As America moves further into a new millennium and century, the role of educating the ever-increasing number of people of color and number of people hailing from other underrepresented groups has taken on unprecedented urgency, and the stakes will become even more consequential in the coming months and years.
The quality of life for all Americans has now become inextricably linked to a citizenry that possesses a college degree and beyond. Indeed, the college degree has replaced the high school diploma as the vehicle for sustained economic prosperity and participation in American society.
The key to the achievement of this goal is knowledge and information about higher education. And when it comes to providing the information that underpins this, Diverse: Issues In Higher Education has been at the forefront for the past 30 years. Leaders from academe, industry and public policy have all come to rely on this award-winning newsmagazine to stay abreast of the trends and issues that go to the core of the future of this country and its place in an ever-changing world.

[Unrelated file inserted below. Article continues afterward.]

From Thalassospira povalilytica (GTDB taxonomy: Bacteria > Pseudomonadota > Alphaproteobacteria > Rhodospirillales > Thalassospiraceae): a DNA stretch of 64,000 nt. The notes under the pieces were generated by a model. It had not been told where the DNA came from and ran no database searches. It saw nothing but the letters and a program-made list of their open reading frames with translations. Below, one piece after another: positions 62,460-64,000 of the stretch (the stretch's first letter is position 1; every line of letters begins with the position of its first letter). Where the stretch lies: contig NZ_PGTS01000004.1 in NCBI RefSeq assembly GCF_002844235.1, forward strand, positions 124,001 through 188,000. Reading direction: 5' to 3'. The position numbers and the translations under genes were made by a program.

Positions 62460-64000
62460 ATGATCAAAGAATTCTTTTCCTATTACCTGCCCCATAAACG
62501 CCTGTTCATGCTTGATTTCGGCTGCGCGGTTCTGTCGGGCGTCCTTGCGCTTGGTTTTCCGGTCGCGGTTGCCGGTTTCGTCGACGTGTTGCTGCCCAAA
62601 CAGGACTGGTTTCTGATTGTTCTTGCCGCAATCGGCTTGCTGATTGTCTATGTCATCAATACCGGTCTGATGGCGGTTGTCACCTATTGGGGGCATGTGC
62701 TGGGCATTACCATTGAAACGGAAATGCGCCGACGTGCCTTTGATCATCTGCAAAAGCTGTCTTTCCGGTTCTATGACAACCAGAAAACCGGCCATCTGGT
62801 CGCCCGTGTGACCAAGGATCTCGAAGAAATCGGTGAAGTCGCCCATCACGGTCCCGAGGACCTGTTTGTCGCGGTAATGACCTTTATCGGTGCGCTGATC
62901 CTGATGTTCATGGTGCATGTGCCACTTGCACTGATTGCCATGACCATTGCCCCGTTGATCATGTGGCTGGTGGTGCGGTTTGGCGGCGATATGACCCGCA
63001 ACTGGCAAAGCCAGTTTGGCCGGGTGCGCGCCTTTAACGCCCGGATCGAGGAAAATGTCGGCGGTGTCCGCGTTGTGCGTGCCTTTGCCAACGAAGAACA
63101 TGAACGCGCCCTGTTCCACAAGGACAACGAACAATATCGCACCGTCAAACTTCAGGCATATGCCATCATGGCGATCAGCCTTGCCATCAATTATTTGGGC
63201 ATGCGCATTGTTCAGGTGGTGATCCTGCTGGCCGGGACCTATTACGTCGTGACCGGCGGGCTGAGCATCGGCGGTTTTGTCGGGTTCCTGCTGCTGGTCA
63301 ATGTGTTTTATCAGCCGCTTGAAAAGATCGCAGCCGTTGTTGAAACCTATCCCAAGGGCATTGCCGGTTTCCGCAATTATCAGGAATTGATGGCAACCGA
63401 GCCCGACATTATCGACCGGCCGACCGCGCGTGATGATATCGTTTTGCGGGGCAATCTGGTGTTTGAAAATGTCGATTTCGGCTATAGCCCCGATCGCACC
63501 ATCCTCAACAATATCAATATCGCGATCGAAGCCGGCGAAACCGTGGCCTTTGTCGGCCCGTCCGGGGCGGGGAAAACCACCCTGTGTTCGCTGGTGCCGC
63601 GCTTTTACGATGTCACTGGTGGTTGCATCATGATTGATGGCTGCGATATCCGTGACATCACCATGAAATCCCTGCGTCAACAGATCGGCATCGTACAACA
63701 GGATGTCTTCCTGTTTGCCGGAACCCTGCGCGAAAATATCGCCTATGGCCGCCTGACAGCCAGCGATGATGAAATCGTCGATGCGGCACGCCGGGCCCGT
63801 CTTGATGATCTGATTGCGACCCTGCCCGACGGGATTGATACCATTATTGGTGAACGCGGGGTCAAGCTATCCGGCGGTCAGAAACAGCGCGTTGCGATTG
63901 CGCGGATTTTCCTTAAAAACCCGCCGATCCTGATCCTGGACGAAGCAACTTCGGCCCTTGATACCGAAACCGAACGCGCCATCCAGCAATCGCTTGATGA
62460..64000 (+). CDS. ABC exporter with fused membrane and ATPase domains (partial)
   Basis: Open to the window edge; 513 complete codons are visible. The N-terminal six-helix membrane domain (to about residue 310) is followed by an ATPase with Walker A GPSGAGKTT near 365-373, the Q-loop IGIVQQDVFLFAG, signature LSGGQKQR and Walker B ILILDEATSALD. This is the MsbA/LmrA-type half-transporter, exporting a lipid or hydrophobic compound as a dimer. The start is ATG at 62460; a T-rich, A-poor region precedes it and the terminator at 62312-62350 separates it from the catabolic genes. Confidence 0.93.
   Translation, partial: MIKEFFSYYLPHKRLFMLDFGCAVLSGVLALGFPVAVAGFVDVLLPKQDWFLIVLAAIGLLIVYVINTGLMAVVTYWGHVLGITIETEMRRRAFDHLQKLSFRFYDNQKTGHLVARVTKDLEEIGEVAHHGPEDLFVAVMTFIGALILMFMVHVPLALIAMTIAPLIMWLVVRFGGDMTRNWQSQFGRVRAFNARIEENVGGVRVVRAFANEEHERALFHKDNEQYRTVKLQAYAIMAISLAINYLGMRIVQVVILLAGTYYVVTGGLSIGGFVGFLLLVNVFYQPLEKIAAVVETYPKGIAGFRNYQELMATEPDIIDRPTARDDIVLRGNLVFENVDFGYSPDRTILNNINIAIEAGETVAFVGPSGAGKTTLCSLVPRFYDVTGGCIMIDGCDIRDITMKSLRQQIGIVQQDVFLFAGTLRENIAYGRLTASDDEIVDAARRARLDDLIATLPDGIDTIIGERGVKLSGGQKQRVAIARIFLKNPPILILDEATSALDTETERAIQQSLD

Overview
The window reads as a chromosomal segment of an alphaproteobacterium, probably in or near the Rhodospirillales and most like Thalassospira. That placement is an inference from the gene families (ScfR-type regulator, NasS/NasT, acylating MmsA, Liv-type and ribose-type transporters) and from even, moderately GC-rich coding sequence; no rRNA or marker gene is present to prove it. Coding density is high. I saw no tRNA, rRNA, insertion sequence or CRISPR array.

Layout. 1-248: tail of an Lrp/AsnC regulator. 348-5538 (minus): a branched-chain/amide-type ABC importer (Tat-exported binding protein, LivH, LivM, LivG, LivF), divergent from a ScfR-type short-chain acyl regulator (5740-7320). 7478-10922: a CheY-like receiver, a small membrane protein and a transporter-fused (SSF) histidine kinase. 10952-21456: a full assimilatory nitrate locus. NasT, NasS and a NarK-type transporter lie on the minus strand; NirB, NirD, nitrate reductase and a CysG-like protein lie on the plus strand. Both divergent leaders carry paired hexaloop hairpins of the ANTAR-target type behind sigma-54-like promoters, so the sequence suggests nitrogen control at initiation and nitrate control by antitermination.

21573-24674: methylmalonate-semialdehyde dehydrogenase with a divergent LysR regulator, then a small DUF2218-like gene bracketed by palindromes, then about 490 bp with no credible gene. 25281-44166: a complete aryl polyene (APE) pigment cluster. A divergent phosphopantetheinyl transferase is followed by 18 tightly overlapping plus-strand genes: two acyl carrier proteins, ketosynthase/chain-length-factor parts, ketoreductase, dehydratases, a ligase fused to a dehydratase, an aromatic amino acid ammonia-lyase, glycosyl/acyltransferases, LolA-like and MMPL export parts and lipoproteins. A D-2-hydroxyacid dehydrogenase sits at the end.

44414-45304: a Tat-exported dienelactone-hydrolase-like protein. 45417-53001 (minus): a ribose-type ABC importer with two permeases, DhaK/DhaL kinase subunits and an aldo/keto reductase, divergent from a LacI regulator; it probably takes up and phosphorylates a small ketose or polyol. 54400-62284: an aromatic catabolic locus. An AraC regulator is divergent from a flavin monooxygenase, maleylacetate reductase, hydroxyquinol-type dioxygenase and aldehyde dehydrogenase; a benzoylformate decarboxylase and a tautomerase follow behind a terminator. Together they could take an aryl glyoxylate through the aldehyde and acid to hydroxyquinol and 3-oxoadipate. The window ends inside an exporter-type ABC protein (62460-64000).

That a well-educated and skilled workforce will evolve unaided cannot be taken for granted. Those who have kept up with the rapidly unfolding demographic shifts know too well active participation, strategic planning and working alliances are needed to ensure that minority groups and the underrepresented will succeed.
Since its founding in 1984, Black Issues In Higher Education (which is now Diverse) has been America’s premier news source for information concerning these vitally important issues. The awards and recognition we have received only attest to how well we have carried out our mission of being the most reliable source of news on the spectrum of diversity in the academy.
Should social and emotional learning be incorporated into educational curricula?